Also known as Food Server, Food Service Worker, Kitchen Runner, Room Server, Room Service Server, Tray Server
Also known as Food Server, Food Service Worker, Kitchen Runner
Food Servers serve food to individuals outside of a restaurant environment, such as in hotel rooms, hospital rooms, residential care facilities, or cars.
Food Servers are often responsible for overseeing or executing some or all of the following tasks:
The above responsibilities are specific to Food Servers. More generally, Food Servers are involved in several broader types of activities:
The median salary for a Food Server is $25,910, and the average salary is $27,460. Both the median and average roughly describe the middle of the Food Server salary range, but the average is more easily affected by extremely high or low salaries.
Many Food Servers earn significantly more or less than the average, due to several factors. About 10% of Food Servers earn less than $19,350 per year, 25% earn less than $22,200, 75% earn less than $30,830, and 90% earn less than $37,910.
Between the years of 2020 and 2030, the number of Food Servers is expected to change by 13.8%, and there should be roughly 45,700 open positions for Food Servers every year.
Career interests describe a person's preferences for different types of working environments and activities. When a person's interest match the demands of an occupation, people are usually more engaged and satisfied in that role.
Compared to most occupations, those who work as a Food Server are usually higher in their Social, Realistic, and Enterprising interests.
Food Servers typically have very strong Social interests. Social occupations frequently involve working with, communicating with, and teaching people. These occupations often involve helping or providing service to others.
Also, Food Servers typically have moderate Realistic interests. Realistic occupations frequently involve work activities that include practical, hands-on problems and solutions. They often deal with plants, animals, and real-world materials like wood, tools, and machinery. Many of the occupations require working outside, and do not involve a lot of paperwork or working closely with others.
Lastly, Food Servers typically have moderate Enterprising interests. Enterprising occupations frequently involve starting up and carrying out projects. These occupations can involve leading people and making many decisions. Sometimes they require risk taking and often deal with business.
People differ in their values, or what is most important to them for building job satisfaction and fulfillment.
Compared to most people, those working as a Food Server tend to value Support, Relationships, and Independence.
Most importantly, Food Servers moderately value Support. Occupations that satisfy this work value offer supportive management that stands behind employees.
Second, Food Servers moderately value Relationships. Occupations that satisfy this work value allow employees to provide service to others and work with co-workers in a friendly non-competitive environment.
Lastly, Food Servers somewhat value Independence. Occupations that satisfy this work value allow employees to work on their own and make decisions.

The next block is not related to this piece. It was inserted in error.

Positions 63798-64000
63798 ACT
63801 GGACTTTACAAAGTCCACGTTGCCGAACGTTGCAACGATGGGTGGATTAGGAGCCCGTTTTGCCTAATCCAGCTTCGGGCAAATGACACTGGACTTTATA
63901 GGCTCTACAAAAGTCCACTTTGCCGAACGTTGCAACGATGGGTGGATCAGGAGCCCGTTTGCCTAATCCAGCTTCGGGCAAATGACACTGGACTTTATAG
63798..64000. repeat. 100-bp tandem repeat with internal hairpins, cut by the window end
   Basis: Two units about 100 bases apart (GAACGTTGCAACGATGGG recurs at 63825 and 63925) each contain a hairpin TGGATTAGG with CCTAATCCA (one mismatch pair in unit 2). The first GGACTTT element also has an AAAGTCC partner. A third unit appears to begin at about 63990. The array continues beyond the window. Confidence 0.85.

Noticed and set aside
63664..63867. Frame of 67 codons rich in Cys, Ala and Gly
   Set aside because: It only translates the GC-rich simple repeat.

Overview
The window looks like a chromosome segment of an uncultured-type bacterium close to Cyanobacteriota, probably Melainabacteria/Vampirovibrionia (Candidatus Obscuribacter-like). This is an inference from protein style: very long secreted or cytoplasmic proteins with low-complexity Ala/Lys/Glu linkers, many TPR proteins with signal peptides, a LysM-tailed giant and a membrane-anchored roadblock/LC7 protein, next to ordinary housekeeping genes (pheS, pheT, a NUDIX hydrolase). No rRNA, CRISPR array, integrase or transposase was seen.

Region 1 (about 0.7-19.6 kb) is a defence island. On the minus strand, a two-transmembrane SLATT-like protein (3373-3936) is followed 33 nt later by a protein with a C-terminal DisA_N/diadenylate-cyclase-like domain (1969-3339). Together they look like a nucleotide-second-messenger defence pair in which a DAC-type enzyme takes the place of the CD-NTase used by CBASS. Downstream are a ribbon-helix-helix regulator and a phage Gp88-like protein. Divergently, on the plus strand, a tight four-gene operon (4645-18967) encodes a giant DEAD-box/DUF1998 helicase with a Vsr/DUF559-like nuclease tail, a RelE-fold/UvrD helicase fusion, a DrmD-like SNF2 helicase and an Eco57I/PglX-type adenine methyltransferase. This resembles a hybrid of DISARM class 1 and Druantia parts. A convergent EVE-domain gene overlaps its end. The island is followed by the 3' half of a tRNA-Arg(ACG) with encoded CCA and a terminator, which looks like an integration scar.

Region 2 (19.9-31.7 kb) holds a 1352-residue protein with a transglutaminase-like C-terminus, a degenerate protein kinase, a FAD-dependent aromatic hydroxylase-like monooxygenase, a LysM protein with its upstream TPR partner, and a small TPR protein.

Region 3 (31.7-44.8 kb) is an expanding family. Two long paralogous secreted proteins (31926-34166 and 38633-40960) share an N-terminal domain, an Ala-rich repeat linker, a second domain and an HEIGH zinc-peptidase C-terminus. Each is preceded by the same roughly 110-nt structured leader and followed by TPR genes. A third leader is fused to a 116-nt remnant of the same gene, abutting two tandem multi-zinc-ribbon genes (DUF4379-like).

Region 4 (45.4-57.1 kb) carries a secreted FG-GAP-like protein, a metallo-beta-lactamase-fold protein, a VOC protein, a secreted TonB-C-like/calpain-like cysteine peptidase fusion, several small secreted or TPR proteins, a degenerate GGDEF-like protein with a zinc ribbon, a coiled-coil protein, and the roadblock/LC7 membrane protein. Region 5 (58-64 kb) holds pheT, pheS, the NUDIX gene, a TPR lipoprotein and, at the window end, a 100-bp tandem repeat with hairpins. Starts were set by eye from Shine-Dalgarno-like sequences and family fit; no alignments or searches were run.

Each occupation brings its own set of psychological demands, which describe the characteristics necessary to perform the job well.
In order to perform their job successfully, people who work as Food Servers must consistently demonstrate qualities such as attention to detail, self-control, and stress tolerance.
Below, you'll find a list of qualities typically required of Food Servers, ranked by importance:
Working as a Food Server usually requires a high school diploma.
Food Servers need anywhere from a few months to one year of working with experienced employees. A recognized apprenticeship program may be associated with this occupation.
Food Servers may benefit from understanding of specialized subject areas, such as customer and personal service, food production, or administration and management knowledge.
The list below shows several areas in which most Food Servers might want to build proficiency, ranked by importance.
Food Servers must develop a particular set of abilities to perform their job well. Abilities are individual capacities that influence a person's information processing, sensory perception, motor coordination, and physical strength or endurance. Individuals may naturally have certain abilities without explicit training, but most abilities can be sharpened somewhat through practice.
For example, Food Servers need abilities such as oral comprehension, near vision, and oral expression in order to perform their job at a high level. The list below shows several important abilities for Food Servers, ranked by their relative importance.
Skills are developed capacities that enable people to function effectively in real-world settings. Unlike abilities, skills are typically easier to build through practice and experience. Skills influence effectiveness in areas such as learning, working with others, design, troubleshooting, and more.
Food Servers frequently use skills like active listening, service orientation, and speaking to perform their job effectively. The list below shows several critical skills for Food Servers, ranked by their relative importance.
The information provided on this page is adapted from data and descriptions published by the U.S. Department of Labor, Employment and Training Administration under the CC BY 4.0 license. TraitLab has modified some information for ease of use and reading, and the U.S. Department of Labor, Employment, and Training Administration has not approved, endorsed, or tested these modifications.
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